A woman whose spouse died in a Vancouver apartment fire is suing multiple companies alleging a defective lithium ion battery ignited the blaze that took his life.
In one of three notices of civil claim filed in B.C. Supreme Court on Jan. 30, Kellyanne Sharples said she and her partner Tim Lilley used an electric bicycle designed and manufactured by Daymak to get around. The couple also owned several two-wheeled vehicles that used the same type of battery. They had four battery packs stored under their living room table.
On Jan. 30, 2022, Sharples went to bed. No batteries were charging, state court documents.
Lilley returned later that night on the Daymak bike, and brought a battery inside.
Sharples was awakened by a bang and Lilley. It was Lilley who went to see what happened and was soon yelling “fire” and telling her to get out.
Sharples said she called to Lilley but got no response.
“She tried to crawl toward him in the living room but was driven back into the bedroom by heat, thick smoke and flaming projectiles — loose battery cells including those from the e-bike — which struck her legs, causing burns,” the claim said.
Sharples said she escaped by shattering a bedroom window and climbing across a ledge four storeys above the ground to a neighbour’s balcony.
While the claim said none of the battery packs were charging, it said if one begins to overheat, that can affect other packs and cause a chain reaction.
“Jets of flaming gas venting from the tops of cells in the e-bike battery turned each into a tiny, unguided metal rocket," said the court documents.
“These loose cells ricocheted around the room, igniting new fires and spreading the blaze radically and erratically, trapping the plaintiff and Mr. Lilley,” the claims said.
The events caused a “flashover” in which “every exposed flammable surface in a room ignites simultaneously.”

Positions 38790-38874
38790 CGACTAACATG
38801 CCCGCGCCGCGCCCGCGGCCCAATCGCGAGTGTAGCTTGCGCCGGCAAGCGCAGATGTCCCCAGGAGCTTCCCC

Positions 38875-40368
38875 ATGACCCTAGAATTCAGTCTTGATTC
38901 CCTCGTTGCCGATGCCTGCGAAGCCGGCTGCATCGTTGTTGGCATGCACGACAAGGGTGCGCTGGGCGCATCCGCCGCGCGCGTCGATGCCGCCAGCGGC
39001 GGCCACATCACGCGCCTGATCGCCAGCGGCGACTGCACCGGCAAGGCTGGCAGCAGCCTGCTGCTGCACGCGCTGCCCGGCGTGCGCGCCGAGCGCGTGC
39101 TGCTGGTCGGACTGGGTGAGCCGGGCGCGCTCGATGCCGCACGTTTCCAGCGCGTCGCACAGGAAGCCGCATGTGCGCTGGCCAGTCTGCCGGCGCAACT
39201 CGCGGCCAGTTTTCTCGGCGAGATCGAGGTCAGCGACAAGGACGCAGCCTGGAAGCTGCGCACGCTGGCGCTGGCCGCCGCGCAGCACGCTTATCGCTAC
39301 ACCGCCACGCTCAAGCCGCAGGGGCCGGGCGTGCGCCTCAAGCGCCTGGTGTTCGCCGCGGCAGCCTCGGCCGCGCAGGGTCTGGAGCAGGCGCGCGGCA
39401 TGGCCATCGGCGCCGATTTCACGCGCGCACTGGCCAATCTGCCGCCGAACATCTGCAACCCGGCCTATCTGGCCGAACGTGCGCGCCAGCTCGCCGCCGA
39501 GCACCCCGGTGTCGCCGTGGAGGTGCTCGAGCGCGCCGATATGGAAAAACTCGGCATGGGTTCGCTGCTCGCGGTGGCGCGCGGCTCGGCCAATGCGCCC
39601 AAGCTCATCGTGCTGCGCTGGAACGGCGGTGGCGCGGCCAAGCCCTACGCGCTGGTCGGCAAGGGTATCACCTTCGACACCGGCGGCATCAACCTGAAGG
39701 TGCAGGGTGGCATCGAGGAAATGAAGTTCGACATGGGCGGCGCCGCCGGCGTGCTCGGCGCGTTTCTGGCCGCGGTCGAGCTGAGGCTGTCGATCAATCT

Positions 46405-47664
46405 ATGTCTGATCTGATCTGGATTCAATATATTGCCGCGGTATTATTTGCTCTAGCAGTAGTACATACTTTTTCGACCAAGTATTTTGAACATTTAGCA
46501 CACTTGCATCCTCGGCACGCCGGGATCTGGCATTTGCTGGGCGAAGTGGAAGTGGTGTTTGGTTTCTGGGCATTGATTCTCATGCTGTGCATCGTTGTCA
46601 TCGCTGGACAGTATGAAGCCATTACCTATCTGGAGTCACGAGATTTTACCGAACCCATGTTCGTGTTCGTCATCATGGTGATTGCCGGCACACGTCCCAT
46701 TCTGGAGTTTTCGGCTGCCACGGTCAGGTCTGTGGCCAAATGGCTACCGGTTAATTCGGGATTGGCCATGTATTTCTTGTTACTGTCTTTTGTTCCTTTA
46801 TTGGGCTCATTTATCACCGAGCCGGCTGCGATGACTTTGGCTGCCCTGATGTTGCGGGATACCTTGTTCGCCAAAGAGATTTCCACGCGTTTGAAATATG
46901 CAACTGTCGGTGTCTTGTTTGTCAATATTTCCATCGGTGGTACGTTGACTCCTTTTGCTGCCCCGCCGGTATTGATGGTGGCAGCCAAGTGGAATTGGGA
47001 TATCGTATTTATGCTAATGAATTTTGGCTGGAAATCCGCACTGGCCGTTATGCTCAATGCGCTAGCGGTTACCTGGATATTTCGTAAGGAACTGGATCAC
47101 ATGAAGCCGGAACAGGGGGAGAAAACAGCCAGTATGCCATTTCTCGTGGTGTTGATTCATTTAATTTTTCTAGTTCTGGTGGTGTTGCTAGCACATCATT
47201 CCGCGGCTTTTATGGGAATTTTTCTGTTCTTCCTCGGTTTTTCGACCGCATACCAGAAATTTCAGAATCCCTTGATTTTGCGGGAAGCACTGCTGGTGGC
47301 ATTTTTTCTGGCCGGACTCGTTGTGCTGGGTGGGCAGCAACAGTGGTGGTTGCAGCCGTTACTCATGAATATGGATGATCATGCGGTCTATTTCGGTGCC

Together, they name Greenwit Technologies Inc., Shenzhen Minyu Energy Technology Co. Ltd., John Doe Company No. 1, John Doe Company No. 2, Daymak, Inc. and Surrey’s Royer Batteries Corporation as defendants.
Sharples alleges she contacted Royer about repairing several batteries on June 19, 2021. She said five batteries were serviced and returned to the couple. She said the last of the batteries was returned a week before the fire.
In the claim against Abbotsford’s Greenwit Technologies Inc., China-based Shenzhen Minyu Energy Technology Co. Ltd., John Doe Company No. 1, John Doe Company No. 2, the claim alleges the batteries were designed, manufactured, marketed and sold by the defendants.
Sharples alleges Greenwit sold the plaintiff two e-scooters with rechargeable lithium ion battery packs.
In the claims against Daymak, Inc. and Royer Batteries Corporation, it is alleged Daymak designed, manufactured, distributed, marketed and sold the incident battery as well as the charger which was powering the battery when it overheated and exploded.
The claims assert Daymak owed a duty of care to ensure the batteries are safe, and that it failed to ensure materials from suppliers were safe and failed to warn customers of battery hazards.
That claims allege Royer inspected and serviced the battery before its alleged failure. They assert Royer failed to repair the battery properly and failed to warn the plaintiff that a blown fuse was indicative of a previous charging problem.
None of the allegations have been proven in court.
Greenwit, Daymak and Royer did not respond to requests for comment by deadline.